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Socialism Still International

 In an editorial in the “Daily Chronicle” of' October 4th appeared the following:

    Nothing in this war of revelations and revolutions has astonished the world more than the failure of all forms of internationalism to be international.—Christianity, Socialism, civilisation have all become as distinctively national as the several belligerent armies themselves, and in Germany they fight for the Zeppelins and in England against them. Nationalism appears to be the master virtue of the day to which all others have to conform.

This, of course, as regards Socialism, is a deliberate lie. The truth is that the very essence of Socialism is internationalism. Christianity never has been, never even bas pretended to be international— that is, based on the unity of interests of all nations ; it is not even, and never bas been, based on the unity of interests of all Christians. More than that, it is not based on so broad a base even as the unity of interests of all the Christiana of a given country. Far indeed from being a form of internationalism, it is too narrow, too mean, too wretched, and too sordid to be even truly national. Its pulse beats for no nation, but only for the capitalist element of the nation.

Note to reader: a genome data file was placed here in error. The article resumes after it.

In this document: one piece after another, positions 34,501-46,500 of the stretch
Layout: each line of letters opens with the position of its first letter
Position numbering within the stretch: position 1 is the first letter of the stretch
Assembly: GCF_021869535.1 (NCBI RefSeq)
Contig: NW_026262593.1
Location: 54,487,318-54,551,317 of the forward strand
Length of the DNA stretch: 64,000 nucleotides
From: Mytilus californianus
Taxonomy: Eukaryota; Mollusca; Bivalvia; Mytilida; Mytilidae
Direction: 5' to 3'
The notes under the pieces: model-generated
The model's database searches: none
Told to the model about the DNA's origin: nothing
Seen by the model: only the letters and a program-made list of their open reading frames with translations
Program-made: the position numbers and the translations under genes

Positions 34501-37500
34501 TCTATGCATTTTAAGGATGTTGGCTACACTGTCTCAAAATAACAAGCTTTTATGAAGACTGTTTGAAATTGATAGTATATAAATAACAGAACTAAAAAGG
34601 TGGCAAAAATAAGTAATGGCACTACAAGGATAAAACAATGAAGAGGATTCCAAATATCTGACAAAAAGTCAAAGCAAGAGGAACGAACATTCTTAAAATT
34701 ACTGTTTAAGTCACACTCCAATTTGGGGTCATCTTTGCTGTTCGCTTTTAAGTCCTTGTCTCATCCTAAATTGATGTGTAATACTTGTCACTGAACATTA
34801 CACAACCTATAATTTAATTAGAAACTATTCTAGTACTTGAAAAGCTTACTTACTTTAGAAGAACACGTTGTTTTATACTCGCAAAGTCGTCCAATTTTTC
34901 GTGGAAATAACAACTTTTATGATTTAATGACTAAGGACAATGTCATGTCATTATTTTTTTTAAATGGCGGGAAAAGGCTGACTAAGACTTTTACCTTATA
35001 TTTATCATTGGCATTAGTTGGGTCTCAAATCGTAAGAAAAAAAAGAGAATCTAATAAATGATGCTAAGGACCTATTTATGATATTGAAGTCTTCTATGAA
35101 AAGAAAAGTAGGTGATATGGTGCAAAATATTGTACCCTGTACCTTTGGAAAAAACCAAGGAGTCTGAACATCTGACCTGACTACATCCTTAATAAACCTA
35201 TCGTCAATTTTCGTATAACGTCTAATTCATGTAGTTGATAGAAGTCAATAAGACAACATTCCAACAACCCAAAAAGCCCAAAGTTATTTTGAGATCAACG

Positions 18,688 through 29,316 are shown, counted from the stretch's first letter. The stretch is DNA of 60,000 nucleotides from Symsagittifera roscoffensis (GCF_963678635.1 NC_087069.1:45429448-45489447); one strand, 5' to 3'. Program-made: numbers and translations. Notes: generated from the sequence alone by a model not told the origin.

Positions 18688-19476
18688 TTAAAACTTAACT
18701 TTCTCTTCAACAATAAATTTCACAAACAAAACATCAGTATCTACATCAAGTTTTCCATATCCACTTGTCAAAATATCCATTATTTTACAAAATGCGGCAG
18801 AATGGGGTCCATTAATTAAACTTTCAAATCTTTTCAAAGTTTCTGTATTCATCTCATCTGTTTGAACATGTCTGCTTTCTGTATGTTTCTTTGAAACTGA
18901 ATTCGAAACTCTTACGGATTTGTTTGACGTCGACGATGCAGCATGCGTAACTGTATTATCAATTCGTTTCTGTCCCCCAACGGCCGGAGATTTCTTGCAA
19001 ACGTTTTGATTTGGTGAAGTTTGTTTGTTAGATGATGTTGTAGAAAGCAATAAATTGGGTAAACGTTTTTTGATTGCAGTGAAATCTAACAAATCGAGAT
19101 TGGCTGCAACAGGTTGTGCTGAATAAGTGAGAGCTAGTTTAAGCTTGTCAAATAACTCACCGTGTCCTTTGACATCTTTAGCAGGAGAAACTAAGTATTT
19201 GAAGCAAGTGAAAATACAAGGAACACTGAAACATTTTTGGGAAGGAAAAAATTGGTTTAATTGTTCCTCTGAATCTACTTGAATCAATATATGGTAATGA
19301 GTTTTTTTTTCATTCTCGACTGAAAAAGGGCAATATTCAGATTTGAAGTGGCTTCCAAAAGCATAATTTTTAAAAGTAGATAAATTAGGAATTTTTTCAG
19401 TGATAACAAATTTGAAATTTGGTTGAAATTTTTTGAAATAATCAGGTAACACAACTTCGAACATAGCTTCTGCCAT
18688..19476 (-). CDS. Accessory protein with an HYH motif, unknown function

Socialism, on the other hand, has remained international, as it must ever do. That which passes with our masters' hireling Press for Socialism, and which they assert to have failed to be international, is not Socialism at all. We, years before the war broke out, denounced the so-called Socialist International for what it was, and events have simply proved us correct.

The very fact that the International Labour and Socialist movement, so-called, was split asunder by the first trumpet-call to defend national interests, reveals the fact it was built on the shifting sands of ignorance and compromise. Had it been reared on Socialist principles, grounded in science and unswerving in purpose, capitalist battle-cries, entreaties and arguments would have been met with derision and scorn.

J.